Nail Conditions

Nail Conditions

There are a number of conditions that can affect our nails, with different causes and treatments.

Nails support and protect the sensitive tips of our fingers and toes. Fingernails also help us to pick up objects, scratch an itch or untie a knot. Fingernails grow about three times faster than toenails.

Nail problems affect people of all ages. Diet is generally not responsible for abnormal nail changes, unless the person is suffering from severe malnutrition. Some nail conditions need professional treatment from either a doctor or a dermatologist, while others respond to simple self-help techniques and minor lifestyle changes. When in doubt, seek medical advice.

Thickened nails

This condition affects the toenails more than the fingernails. Older people are at greater risk. Causes include:

  • Fungal infection
  • Neglect
  • Injury
  • Poor circulation
  • Arthritis in the toes
  • Altered gait (walking) pattern
  • Ill-fitting shoes
  • Psoriasis.
Nail discolouration

The healthy nail plate is pink, and the nail looks white as it grows off the nail bed. Causes of discoloured nails typically include:

  • Nail polish
  • Nicotine from cigarette smoking
  • Hair-colouring agents
  • Certain infections
  • Injury to the nail bed
  • Some medications, including antibiotics, anti-malarial medications, and some medications used in chemotherapy
  • Melanoma.
Splitting nails

In this condition, the nail plate splits or layers as it grows off the nail bed. Common causes include:

  • Having constantly wet hands, especially while using soap and washing detergents
  • Frequently using and removing nail polish
  • Continuous mild trauma such as habitual finger-tapping or using the nails as tools (to pick between the teeth, for example).
Lifted nail plate

If the nail plate lifts off the nail bed, it will appear white. Common causes include:

  • Overzealous cleaning under the fingernails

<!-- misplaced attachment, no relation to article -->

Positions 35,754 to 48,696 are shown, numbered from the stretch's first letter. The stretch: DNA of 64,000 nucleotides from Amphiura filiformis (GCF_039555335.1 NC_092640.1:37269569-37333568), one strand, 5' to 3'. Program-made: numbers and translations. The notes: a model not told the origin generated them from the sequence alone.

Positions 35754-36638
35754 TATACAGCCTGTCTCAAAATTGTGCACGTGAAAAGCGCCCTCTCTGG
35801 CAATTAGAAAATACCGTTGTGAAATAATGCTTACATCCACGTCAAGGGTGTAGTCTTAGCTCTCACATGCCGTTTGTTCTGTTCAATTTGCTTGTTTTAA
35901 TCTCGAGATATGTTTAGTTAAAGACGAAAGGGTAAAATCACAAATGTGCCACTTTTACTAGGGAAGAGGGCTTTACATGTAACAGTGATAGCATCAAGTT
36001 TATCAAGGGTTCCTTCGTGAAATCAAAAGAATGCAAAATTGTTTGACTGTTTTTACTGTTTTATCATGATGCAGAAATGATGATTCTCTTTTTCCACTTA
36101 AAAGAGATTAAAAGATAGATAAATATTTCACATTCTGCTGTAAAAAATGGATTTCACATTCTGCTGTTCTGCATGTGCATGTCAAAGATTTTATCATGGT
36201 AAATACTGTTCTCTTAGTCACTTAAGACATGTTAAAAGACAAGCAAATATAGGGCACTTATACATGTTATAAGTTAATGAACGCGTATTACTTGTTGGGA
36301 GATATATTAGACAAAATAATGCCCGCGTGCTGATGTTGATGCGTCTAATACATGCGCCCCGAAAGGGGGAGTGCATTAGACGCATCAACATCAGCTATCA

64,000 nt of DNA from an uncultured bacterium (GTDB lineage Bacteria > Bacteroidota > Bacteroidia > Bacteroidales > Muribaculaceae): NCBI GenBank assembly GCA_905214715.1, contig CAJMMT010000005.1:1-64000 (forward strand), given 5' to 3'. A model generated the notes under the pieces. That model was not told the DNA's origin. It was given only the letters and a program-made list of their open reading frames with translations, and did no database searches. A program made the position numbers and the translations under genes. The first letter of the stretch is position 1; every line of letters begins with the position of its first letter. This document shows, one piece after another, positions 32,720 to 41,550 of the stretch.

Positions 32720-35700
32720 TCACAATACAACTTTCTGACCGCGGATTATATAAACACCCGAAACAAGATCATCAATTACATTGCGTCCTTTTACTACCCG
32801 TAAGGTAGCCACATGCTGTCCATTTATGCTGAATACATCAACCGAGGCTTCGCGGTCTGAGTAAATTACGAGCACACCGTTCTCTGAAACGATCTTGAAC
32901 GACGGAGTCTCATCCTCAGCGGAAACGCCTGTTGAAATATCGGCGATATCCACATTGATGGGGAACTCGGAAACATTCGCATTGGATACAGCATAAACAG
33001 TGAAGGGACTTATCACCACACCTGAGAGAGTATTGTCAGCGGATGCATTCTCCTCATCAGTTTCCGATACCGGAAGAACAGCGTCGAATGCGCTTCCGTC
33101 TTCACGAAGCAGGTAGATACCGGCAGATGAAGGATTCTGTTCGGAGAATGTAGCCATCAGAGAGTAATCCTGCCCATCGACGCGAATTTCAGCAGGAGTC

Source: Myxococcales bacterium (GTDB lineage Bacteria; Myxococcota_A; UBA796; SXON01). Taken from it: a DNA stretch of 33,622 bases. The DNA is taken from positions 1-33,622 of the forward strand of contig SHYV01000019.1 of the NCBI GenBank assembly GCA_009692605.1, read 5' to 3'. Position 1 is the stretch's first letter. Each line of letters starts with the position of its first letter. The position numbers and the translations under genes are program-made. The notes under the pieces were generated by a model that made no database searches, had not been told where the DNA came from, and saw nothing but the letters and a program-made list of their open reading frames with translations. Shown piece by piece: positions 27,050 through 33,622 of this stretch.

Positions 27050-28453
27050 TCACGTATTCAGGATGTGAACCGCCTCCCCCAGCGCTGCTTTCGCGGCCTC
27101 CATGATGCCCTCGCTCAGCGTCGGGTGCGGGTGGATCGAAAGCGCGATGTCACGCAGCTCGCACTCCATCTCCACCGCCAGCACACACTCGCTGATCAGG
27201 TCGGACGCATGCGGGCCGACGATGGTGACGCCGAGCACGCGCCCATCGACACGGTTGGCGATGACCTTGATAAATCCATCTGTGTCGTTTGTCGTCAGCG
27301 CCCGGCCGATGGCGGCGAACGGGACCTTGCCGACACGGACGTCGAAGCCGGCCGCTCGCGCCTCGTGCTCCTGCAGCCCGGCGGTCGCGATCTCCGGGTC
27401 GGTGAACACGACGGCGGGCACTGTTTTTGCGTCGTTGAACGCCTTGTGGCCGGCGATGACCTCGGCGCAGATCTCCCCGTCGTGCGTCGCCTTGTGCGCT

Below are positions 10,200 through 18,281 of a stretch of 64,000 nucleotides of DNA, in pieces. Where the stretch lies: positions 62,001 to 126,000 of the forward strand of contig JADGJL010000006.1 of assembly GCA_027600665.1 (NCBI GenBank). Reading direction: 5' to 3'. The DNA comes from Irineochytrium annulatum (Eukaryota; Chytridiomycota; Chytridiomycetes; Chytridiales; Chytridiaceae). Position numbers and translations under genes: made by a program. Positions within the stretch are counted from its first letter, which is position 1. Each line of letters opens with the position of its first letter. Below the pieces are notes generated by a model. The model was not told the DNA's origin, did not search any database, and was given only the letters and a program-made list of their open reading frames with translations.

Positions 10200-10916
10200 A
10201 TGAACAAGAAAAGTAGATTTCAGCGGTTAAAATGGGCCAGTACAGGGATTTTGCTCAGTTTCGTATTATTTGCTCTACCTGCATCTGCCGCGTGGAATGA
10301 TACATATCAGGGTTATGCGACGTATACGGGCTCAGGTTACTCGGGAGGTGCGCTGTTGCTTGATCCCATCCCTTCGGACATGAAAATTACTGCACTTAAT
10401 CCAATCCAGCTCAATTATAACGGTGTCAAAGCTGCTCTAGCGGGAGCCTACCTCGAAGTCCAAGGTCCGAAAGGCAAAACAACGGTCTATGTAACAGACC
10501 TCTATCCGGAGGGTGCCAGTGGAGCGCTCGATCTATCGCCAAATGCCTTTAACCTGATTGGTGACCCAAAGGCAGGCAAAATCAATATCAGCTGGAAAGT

• Nail polishes that contain hardening chemicals such as formalin
  • Rough removal of artificial nails
  • Psoriasis
  • Tinea (a fungal infection).
Ridged nails

Ridges running either the length or width of the nail plate can have a number of causes, including:

  • Age-related changes
  • Trauma to the nail matrix
  • Overzealous attention to the cuticles
  • Fever or illness
  • Eczema
  • Rheumatoid arthritis
  • Peripheral vascular disease
  • Lichen planus infection.

Bacterial infection

The Staphylococcus aureus bacterium is a common cause of bacterial infection of the nail. Typically, the infection first takes hold in the fold of skin at the base of the nail (proximal nail fold). Without treatment, the infection can worsen, leading to inflammation and pus. It is often associated with candida infection, particularly when it becomes chronic.

Activities that predispose a person to a bacterial nail infection include:

  • Having constantly wet hands
  • Overzealous attention to the cuticles
  • Severe nail biting, which can expose underlying tissues to infection
  • Eczema around the fingernails.

Nail tumours

Nails can be affected by tumours – including squamous cell carcinoma, usually caused by infection with the human papillomavirus (HPV). Melanoma can also affect the nail.

Fungal infection

Fungal infections, such as tinea, are spread from one person to another and can affect the fingernails or toenails. Without treatment, the nail bed itself can become infected. People with diabetes or with compromised immune systems are at higher risk of fungal infection.

The characteristics of a fungal nail infection depend on the cause, but may include:

  • Lifting of the nail plate off the nail bed
  • Thickening of the nail plate
  • Crumbling of the nail plate
  • Discolouration, usually in streaks
  • White, yellow or green smelly discharge
  • Flaking and pitting of the surface of the nail plate.

Treatment for fungal infection includes:

  • Antifungal preparations applied topically (directly to the nail) or taken orally (by mouth)
  • Professional trimming, shaping and care of the toenail by your podiatrist.

Any abnormal changes to your nails should be medically investigated. See your doctor for treatment or possible referral to a dermatologist. If the cause of your nail problem is not immediately apparent, your doctor may take nail clippings and scrapings from beneath the nail for laboratory analysis. Fingernail infections usually respond faster to treatment than toenail infections.